It is often said that the classical charge $Q$ becomes the quantum generator $X$ after quantization. Indeed this is certainly the case for simple examples of energy and momentum. But why should this be the case mathematically?

For clarity let's assume we are doing canonical quantization, so that Poisson brackets become commutators. I assume that the reason has something to do with the relationship between classical Hamiltonian mechanics and Schrodinger's equation. Perhaps there's a simple formulation of Noether's theorem in the classical Hamiltonian setting which makes the quantum analogy precisely clear?

Any hints or references would be much appreciated!

Mathematical Background

In classical mechanics a continuous transformation of the Lagrangian which leaves the action invariant is called a symmetry. It yields a conserved charge $Q$ according to Noether's theorem. $Q$ remains unchanged throughout the motion of the system.

In quantum mechanics a continuous transformation is effected through a representation of a Lie group $G$ on a Hilbert space of states. We insist that this representation is unitary or antiunitary so that probabilities are conserved.

A continuous transformation which preserves solutions of Schrodinger's equation is called a symmetry. It is easy to prove that this is equivalent to $[U,H] = 0$ for all $U$ representing the transformation, where $H$ is the Hamiltonian operator.

We can equivalently view a continuous transformation as the conjugation action of a unitary operator on the space of Hermitian observables of the theory

$$A \mapsto UAU^\dagger = g.A$$

where $g \in G$. This immediately yields a representation of the Lie algebra on the space of observables

$$A \mapsto [X,A] = \delta A$$

$$\textrm{where}\ \ X \in \mathfrak{g}\ \ \textrm{and} \ \ e^{iX} = U \ \ \textrm{and} \ \ e^{i\delta A} = g.A$$

$X$ is typically called a generator. Clearly if $U$ describes a symmetry then $X$ will be a conserved quantity in the time evolution of the quantum system.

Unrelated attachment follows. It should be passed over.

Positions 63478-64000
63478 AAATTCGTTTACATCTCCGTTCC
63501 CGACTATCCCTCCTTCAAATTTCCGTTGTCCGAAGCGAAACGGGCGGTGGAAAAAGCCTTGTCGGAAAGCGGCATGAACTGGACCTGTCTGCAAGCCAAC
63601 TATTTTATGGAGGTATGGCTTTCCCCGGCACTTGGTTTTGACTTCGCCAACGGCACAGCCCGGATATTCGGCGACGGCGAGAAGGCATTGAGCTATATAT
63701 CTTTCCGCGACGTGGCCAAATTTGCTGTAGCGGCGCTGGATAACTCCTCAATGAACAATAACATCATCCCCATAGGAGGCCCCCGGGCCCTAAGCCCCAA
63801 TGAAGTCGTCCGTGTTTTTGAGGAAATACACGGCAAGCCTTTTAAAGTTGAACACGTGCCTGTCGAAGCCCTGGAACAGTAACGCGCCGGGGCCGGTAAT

I've had a thought that maybe it's related to the 'Hamiltonian vector fields' for functions on a symplectic manifold. Presumably after quantization these can be associated to the Lie algebra generators, acting on wavefunctions on the manifold. Does this sound right to anyone?

  • $\begingroup$ Comments: The first part of the question (v2) is related to this Phys.SE question. Comment to the second part of the question (v2): Note that a symmetry of the Euler-Lagrange eqs. is not necessarily a symmetry of the action, so that Noether's theorem (in its original action formulation) does not apply to such situation. See also this and this Phys.SE questions. $\endgroup$
    – Qmechanic
    Aug 21, 2013 at 13:12
  • $\begingroup$ @Qmechanic - many thanks for your comments. The related question doesn't really answer mine. I'm not just asking about the path integral formalism in field theory. I'm interested in the canonical approach, principally in QM (although also in QFT). $\endgroup$ Aug 21, 2013 at 13:15
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    $\begingroup$ @EdwardHughes As a side note, recall that in converting classical observables to quantum quantities, there are all sorts of issues that make the conversion non-systematic. For example, there are operator ordering ambiguities. Therefore, there isn't a completely unambiguous procedure for converting a classical charge into a quantum symmetry generator without extra physical input. $\endgroup$ Aug 21, 2013 at 16:05
  • $\begingroup$ @joshphysics: I am indeed aware of that. I'm just trying to pin down exactly where the physical input comes in! $\endgroup$ Aug 21, 2013 at 16:18
  • $\begingroup$ A couple of related questions I found: physics.stackexchange.com/q/14481 and physics.stackexchange.com/q/37711. Unfortunately neither of them address the Noether charges. $\endgroup$ Aug 22, 2013 at 9:25

2 Answers 2


Consider a quantum field formalism, where fields are operators. For instance, consider, for simplicity, a charged scalar field , with action $S = \int d^4x \partial_\mu \phi \partial^\mu \phi^*$, with a field :

$$\phi(x) = \int ~ \frac{d^3k}{2E_k} ~(a(p)e^{-ip.x} + b^+(p)e^{ip.x} )\tag{1}$$

$$\phi^*(x) = \int ~ \frac{d^3k}{2E_k} ~(b(p)e^{-ip.x} + a^+(p)e^{ip.x} )\tag{2}$$

where $a^+(p), a(p)$ are creation/anihilation operators for the particle, and $b^+(p), b(p)$ creation/anihilation operator for the anti-particle.

If we have a infinitesimal transformation, $\delta \phi(x)$ , leaving unchanged the action $S$, the conserved current is $j^\mu(x) = [\frac{\partial L}{\partial(\partial_\mu \phi)}~\delta \phi(x) + \frac{\partial L}{\partial(\partial_\mu \phi^*)}~\delta \phi^*(x)]$ (skipping the infinitesimal parameters), and the conserved generalized charge is $Q =~:\int d^3x~ j^0(x): ~= ~:\int d^3x ~[\Pi(x)~ \delta\phi(x) +\Pi^*(x)~ \delta\phi^*(x)]:$ - where the $\Pi(x),\Pi^*(x)$ are the conjugated momenta of $\phi(x),\phi^*(x)$, and the sign $:$ is for normal ordered product (putting anihilation operators at right).

We see, of course, that $Q$ is an operator.